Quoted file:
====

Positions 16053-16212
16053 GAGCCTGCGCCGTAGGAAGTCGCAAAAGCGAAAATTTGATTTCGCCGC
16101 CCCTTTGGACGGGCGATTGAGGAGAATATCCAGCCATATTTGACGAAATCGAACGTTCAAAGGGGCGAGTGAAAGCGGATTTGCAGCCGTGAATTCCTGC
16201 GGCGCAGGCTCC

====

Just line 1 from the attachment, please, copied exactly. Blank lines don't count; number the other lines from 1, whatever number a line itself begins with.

Positions 16053-16212